Old Tom Gin, often referred to as the “missing link” in the evolution of gin styles, occupies a unique place in gin history. It bridges the gap between the sweeter Old Dutch Genever and the drier London Dry Gin. This style of gin was particularly popular in the 18th century and played a significant role in the development of classic cocktails like the Tom Collins.

What distinguishes Old Tom Gin is its subtle sweetness, which is achieved by adding a small amount of sugar to the spirit during or after distillation. This touch of sweetness balances the juniper and botanical flavors, making it a versatile choice for cocktails. The name “Old Tom” is said to have originated from the practice of serving gin from a black cat-shaped plaque on the outside of some London gin houses during the 18th century. Customers would insert a coin into the cat’s mouth, and a shot of gin would be dispensed through a pipe into their waiting glass.

Old Tom Gin all but disappeared for a time but has experienced a revival in recent years, with craft distillers embracing its historical significance and unique flavor profile. Brands like Hayman’s and Ransom Old Tom Gin have brought this forgotten classic back into the limelight, allowing modern cocktail enthusiasts to explore its rich history.

New Western or Contemporary Gins

In recent years, the gin landscape has seen a revolution with the emergence of New Western or Contemporary style gins. These gins defy the traditional juniper-forward approach and prioritize showcasing a wide range of botanicals, often resulting in unique and unconventional flavor profiles. While they still contain juniper, it may not be the dominant flavor, allowing other botanicals to shine.

New Western Gins are often characterized by their experimental and innovative nature. Distillers use a wide array of botanicals, such as cucumber, rose petals, lavender, and even exotic spices like cardamom and saffron, to create complex and intriguing flavor profiles. The goal is to offer consumers a fresh and exciting gin experience that goes beyond the classic juniper-driven taste.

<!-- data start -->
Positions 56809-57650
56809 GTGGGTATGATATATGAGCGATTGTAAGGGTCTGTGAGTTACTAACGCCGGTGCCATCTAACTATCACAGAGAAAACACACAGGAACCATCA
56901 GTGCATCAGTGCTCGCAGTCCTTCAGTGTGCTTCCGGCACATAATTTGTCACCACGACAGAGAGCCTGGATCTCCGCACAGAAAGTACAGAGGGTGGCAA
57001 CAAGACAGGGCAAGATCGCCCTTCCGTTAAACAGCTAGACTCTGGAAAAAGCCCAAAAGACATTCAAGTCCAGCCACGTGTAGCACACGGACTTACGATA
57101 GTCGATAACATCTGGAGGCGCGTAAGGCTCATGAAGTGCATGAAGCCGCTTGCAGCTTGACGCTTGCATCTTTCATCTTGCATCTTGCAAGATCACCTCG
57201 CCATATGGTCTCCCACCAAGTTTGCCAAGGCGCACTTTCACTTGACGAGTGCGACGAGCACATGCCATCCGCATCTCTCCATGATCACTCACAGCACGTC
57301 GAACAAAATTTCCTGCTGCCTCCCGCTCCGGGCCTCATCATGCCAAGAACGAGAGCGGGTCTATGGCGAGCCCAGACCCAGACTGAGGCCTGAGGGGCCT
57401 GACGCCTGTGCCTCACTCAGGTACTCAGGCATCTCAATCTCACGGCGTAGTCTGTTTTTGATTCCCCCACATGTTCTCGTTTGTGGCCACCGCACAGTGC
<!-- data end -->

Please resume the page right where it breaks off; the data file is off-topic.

One of the most famous examples of New Western Gin is Hendrick’s Gin, known for its infusion of cucumber and rose petals, which impart a delightfully floral and refreshing character. Other brands, like Monkey 47 and The Botanist, have also made waves in the world of contemporary gin with their unique botanical combinations.

The rise of New Western Gins has expanded the possibilities of gin-based cocktails, encouraging bartenders and mixologists to experiment with flavors and create innovative concoctions that highlight the diverse botanicals used in these gins.

Gin Around the World

While London Dry Gin, Plymouth Gin, Old Tom Gin, and New Western Gins represent some of the most well-known styles of gin, it’s essential to recognize that gin production has spread far beyond the borders of England and the Netherlands. Gin is now produced in various countries around the world, each offering its own unique interpretation of the spirit.

For instance, Spain is famous for its Gin and Tonic culture, where gin is often served in large balloon glasses with a variety of garnishes, such as citrus peels, herbs, and spices. Spanish gins like Gin Mare and Nordés have gained international acclaim for their Mediterranean-inspired botanicals and distinctive flavors.

In the United States, craft distilleries have played a significant role in the gin renaissance, producing small-batch and artisanal gins that often feature locally sourced botanicals. American gins like Aviation Gin and Barr Hill Gin have gained popularity for their innovative approaches to gin production.

Australia is another country that has embraced gin with fervor, producing a wide range of gins that often showcase native botanicals like Tasmanian pepperberry and lemon myrtle. Four Pillars Gin and Archie Rose Distilling Co. are examples of Australian distilleries making their mark on the global gin scene.


In the world of spirits, gin stands out as a remarkably versatile and diverse category. From the classic juniper-forward London Dry Gin to the unique sweetness of Plymouth Gin, the historical charm of Old Tom Gin, and the innovation of New Western Gins, there is a gin for every palate and occasion.